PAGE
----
#decklust Part 2: Kelly-Ann Maddox Brings It

One of my favorite people in the tarot community is Kelly-Ann Maddox, whose wisdom enriches any conversation about tarot or spirituality. I first came across Maddox on Instagram, but the real gem of her online presence is her YouTube channel, where she has posted hundreds of videos of  a wide variety of topics relating to spirituality, tarot, ethics, and more. Although much of her channel is about witchcraft, which I don’t practice, I still get so much from watching her videos because of her genuine understanding of the processes of emotional healing, self-understanding, and personal empowerment. And she is really, really no-bullshit.

Recently, I saw that back in December she had posted a couple of videos about what she calls “Witchy Consumerism,” which includes the urge to buy tarot decks, but also expands to crystals, ritual objects, altar setups, etc. I wish I had seen them before writing my #decklust post, because there’s so much overlap and I could have gotten further by using her videos as a jumping-off point. I hope to talk more about #decklust/consumerism in the future, but in the meantime, do take a look at these videos if this topic at all interests you. She has great theories about why consumerism leaks into our spiritual practices and practical ways for beginning to examine and undo those habits.



I’m doing two tarot challenges on Instagram this month, one being #shadowworkoctober and the other being the #batmtarotchallenge hosted by Claire Goodchild at Black and the Moon. Except for retreat days and religious observance days, I’ve been faithfully keeping up with my tarot challenges, putting a hold on my daily draws and a lot of other tarot activity in order to do them. Both challenges have given me a good tarot workout, but I will also be glad when they’re over at the end of the month because of the amount of time they take up. (I know exactly how many hours I’ve spent on Instagram this month because I use RescueTime, and let me tell you, it’s not pretty.)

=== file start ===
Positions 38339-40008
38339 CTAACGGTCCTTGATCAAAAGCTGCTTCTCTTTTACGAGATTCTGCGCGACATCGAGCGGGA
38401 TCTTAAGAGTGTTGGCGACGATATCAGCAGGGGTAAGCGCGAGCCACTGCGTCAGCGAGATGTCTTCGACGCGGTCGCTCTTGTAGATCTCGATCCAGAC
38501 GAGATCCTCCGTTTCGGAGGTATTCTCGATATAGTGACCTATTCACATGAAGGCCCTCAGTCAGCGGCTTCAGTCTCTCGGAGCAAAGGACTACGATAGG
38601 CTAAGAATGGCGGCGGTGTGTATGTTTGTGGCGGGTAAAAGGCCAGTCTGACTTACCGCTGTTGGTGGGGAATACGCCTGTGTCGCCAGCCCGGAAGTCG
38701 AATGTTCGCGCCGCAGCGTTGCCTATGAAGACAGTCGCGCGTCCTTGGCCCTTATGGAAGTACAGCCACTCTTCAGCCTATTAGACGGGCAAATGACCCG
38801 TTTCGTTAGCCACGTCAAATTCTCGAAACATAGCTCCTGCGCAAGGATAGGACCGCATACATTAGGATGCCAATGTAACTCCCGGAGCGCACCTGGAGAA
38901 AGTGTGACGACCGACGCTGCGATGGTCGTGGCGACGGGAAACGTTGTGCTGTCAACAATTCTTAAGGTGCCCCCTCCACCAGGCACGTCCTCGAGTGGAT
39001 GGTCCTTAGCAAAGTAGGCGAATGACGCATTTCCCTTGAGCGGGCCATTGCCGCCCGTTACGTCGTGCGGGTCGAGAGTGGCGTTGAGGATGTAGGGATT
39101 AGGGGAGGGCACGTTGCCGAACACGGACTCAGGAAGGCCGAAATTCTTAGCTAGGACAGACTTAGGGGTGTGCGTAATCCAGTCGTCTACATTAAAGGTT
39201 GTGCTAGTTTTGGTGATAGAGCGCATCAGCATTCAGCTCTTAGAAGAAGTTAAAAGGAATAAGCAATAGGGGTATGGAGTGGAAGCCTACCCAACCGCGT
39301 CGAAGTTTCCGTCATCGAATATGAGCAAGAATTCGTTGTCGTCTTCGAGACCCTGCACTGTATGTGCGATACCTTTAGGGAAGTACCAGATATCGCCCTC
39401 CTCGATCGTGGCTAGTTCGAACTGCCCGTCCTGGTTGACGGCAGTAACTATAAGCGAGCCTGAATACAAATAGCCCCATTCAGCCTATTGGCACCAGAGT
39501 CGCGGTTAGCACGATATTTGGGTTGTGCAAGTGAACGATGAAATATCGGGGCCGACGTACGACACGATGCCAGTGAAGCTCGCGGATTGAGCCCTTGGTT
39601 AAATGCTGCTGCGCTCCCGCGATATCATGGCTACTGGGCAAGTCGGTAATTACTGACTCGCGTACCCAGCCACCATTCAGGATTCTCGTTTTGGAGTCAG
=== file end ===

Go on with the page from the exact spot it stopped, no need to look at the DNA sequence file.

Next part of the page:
The Black and the Moon challenge has felt like more of a general tarot exercise. Most of the questions have been good check-in questions, such as “What do my relationships need?” and “What is a negative influence in my life?” I’ve also been using the challenge to get a little face time with each of my decks, since my tarot collection has made some interesting and unexpected shifts over the course of the month.

Mystery and the High Priestess
Mystery and the High Priestess

Since I don’t really have time or inclination to recap every single draw over the past 25 days, I’ll go over a few that have struck me as being particularly significant or helpful. The first is one that happened a few days ago. The prompt was to ask who our “spirit guide” is from the Major Arcana. I wanted to draw a card from my new William Blake Tarot, but since the High Priestess is my birth card, I decided to dig her out of my Smith-Waite deck and set her alongside whatever I pulled from the other deck. Well, as it turns out, I ended up pulling Mystery from the Blake deck, which is the equivalent of the High Priestess.

Coincidences like this always interest me. I’m less inclined to believe that they have some sort of supernatural origin, but I do think amazing things happen when we open ourselves up to chance. I don’t often take chances in other areas of my life, so I enjoy watching some of the incredible chance outcomes in tarot that can happen.